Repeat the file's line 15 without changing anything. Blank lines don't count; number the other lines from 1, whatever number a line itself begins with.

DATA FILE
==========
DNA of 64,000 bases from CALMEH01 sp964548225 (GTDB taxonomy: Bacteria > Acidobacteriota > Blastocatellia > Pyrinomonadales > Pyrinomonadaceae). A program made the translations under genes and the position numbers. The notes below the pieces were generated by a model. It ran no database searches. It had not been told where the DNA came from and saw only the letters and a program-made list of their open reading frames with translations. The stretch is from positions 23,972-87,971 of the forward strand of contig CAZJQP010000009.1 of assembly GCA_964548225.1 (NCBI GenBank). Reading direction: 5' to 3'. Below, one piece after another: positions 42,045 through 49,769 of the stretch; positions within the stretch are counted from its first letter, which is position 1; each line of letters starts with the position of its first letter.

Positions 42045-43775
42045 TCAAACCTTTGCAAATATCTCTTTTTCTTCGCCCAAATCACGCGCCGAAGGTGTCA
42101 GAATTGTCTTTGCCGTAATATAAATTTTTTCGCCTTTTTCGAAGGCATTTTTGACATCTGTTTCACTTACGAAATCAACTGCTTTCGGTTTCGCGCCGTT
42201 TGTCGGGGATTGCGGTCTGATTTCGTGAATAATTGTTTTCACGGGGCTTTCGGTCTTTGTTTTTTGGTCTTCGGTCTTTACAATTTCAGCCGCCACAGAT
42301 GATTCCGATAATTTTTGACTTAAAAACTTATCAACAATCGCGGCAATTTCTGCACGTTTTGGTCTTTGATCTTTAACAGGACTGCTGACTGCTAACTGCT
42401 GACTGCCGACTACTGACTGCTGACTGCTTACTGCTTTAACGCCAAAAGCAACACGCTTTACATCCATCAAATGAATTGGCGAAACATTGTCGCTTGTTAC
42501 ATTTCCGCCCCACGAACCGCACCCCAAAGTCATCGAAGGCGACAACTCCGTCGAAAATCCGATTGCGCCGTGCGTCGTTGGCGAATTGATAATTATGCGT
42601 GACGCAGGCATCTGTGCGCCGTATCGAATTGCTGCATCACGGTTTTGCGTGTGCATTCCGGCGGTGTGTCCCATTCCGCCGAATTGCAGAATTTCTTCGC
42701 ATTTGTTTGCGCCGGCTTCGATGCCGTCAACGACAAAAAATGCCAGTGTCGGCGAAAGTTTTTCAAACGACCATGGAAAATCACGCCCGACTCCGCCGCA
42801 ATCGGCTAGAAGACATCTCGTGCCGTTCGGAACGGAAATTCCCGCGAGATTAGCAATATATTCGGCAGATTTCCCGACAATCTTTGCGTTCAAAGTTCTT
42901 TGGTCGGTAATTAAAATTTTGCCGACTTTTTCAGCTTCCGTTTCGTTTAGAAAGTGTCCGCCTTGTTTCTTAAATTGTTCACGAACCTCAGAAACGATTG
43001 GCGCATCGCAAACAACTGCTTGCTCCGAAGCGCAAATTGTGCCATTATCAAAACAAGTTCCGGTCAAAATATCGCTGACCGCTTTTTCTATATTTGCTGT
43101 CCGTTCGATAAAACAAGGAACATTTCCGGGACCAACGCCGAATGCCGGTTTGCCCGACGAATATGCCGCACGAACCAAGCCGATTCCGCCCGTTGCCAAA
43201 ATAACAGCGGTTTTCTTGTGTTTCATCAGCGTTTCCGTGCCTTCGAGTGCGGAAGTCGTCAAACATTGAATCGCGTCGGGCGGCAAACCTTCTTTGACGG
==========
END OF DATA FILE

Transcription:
43201 ATAACAGCGGTTTTCTTGTGTTTCATCAGCGTTTCCGTGCCTTCGAGTGCGGAAGTCGTCAAACATTGAATCGCGTCGGGCGGCAAACCTTCTTTGACGG